userPassword's in plain text.

[Gil] I assume nothing needs to be done differently on the client side
of things regardless of whether LDAP is used to store the authentication
secret or another database is used.  Is this a correct assumption?

I also assume when you say "you must configure LDAP to store
userPasswords in plain text", that such configuration would be a
standard function of any SASL-aware LDAP server.  In other words, is it
safe to assume that any LDAP server that advertises itself as SASL-aware
would support the ability to do this type of configuration (without any
form of proprietary enhancements)?

If the LDAP server needs to store the DIGEST secrets in a separate
database but still use the "userPassword" attribute in the posixAccount
entry for the simple bind, will this present any problems?  Again, does
this imply that anything needs to be done differently on the client
side, or will the server's implementation strategy along these lines be
transparent to the client?

> 2) How should the PAM configuration be set up to allow both LDAP 
> simple and DIGEST-MD5 authentication to be used?

pam_ldap only uses one type of Bind. There is no reason to configure
pam_ldap to support both at once.
> 3) Does RFC 3112 have any impact on these scenarios?  What is the 
> intent of this RFC relative to how SASL authentication works?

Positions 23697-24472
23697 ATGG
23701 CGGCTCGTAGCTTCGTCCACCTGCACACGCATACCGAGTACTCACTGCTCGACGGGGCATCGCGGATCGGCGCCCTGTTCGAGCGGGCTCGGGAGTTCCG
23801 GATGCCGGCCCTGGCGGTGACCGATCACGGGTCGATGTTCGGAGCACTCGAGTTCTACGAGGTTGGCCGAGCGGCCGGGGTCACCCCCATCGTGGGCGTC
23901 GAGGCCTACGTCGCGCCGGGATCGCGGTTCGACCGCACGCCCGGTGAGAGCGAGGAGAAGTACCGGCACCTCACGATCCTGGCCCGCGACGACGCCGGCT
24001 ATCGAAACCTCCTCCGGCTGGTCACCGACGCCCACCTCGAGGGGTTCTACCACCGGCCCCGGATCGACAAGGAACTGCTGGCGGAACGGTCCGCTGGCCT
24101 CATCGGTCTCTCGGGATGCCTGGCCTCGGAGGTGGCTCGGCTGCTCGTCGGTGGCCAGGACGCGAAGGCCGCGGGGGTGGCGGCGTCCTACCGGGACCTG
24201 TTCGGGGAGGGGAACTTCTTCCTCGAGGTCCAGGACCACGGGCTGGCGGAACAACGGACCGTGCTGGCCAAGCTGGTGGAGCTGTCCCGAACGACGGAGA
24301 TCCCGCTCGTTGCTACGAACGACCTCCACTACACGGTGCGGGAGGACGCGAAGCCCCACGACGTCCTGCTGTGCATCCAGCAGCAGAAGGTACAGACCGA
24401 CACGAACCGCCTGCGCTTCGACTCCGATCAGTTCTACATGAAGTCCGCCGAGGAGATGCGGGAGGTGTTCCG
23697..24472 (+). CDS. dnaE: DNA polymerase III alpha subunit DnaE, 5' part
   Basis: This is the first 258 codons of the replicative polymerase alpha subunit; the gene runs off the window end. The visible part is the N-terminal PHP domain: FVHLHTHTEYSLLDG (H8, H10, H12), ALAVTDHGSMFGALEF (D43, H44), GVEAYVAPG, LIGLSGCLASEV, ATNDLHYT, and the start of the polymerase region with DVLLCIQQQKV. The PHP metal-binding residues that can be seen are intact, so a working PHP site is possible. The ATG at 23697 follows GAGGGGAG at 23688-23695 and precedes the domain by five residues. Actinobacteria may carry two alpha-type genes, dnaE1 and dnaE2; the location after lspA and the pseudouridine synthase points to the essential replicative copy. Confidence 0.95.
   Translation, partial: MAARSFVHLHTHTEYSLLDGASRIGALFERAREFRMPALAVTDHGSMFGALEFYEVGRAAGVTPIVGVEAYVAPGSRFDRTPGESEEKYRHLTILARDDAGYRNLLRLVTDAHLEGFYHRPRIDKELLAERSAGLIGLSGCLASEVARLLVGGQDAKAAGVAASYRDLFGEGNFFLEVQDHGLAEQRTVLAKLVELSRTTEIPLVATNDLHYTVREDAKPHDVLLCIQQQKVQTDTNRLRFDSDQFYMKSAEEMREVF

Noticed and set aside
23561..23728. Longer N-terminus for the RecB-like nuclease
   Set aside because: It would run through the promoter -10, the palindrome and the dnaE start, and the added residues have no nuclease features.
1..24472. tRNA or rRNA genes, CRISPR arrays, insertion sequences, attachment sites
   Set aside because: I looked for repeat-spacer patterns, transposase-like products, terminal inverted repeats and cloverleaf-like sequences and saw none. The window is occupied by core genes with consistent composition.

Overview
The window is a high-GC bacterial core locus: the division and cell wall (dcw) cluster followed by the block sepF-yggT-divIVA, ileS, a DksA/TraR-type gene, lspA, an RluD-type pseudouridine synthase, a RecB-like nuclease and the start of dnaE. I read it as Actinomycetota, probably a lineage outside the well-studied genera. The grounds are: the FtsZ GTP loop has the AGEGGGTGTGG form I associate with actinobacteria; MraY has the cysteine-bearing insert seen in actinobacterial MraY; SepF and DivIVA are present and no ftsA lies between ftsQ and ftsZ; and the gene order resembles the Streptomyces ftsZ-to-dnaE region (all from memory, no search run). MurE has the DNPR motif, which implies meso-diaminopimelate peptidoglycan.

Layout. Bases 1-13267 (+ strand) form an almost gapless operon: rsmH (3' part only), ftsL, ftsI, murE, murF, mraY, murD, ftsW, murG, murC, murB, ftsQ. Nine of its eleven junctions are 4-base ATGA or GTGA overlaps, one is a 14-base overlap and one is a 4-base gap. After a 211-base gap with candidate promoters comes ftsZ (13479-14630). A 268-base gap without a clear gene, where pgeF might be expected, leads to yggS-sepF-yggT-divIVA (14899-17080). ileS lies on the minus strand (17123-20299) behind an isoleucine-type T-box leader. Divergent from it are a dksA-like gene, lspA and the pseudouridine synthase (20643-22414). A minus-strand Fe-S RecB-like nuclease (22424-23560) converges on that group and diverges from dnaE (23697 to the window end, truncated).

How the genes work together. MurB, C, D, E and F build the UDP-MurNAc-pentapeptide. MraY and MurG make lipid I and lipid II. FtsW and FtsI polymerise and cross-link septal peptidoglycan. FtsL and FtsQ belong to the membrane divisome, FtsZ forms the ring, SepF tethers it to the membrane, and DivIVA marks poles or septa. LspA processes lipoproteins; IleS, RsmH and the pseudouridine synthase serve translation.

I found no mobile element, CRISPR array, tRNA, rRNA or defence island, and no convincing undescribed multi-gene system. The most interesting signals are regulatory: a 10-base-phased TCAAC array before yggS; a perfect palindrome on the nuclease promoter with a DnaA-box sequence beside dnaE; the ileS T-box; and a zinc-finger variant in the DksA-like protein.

I know of no LDAP servers that implement this RFC. I would say it has no
impact today.
> 4) I see LOTS of posts on various mailing lists talking about problems

> getting PAM to work with SASL and LDAP.  In general, can all 3 
> mechanisms be made to play nicely together to support both simple and 
> DIGEST authentication for Linux logins and logins from application 
> programs?  Or are there known limitations/problems with this type of 
> combination?

Again, the requirement to support both Simple and SASL binds in pam_ldap
makes no sense. Just configure pam_ldap to use SASL and forget about
Simple binds.

> 5) I have found a lot of material (HowTo's, etc.) that talk about each

> of these 3 technologies individually (LDAP, SASL, and PAM), but 
> nothing that actually describes how these would be used in 
> combination.  Is there a good reference someone knows about that would

> discuss how to integrate these 3 things to work together?

The intersection of these three topics is very tiny. pam_ldap uses
libldap. If libldap was built with SASL support, pam_ldap can be
configured to use it, end of story. Since pam_ldap is just an LDAP
client, there's very little to do here.

On the server side, setting up LDAP with SASL may be slightly more
involved, but PAM is not part of the picture at all. On the OpenLDAP
side, you just need to add appropriate authz-regexp's in slapd.conf to
map SASL user IDs to LDAP DNs. If you're storing SASL secrets in LDAP
and using other SASL-enabled servers, you will also need to configure
them to use the ldapdb auxprop. Both of these are simple steps, already
covered in the respective packages' documentation.

> Thanks,
> gil

   -- Howard Chu
   Chief Architect, Symas Corp.
   Director, Highland Sun
   OpenLDAP Core Team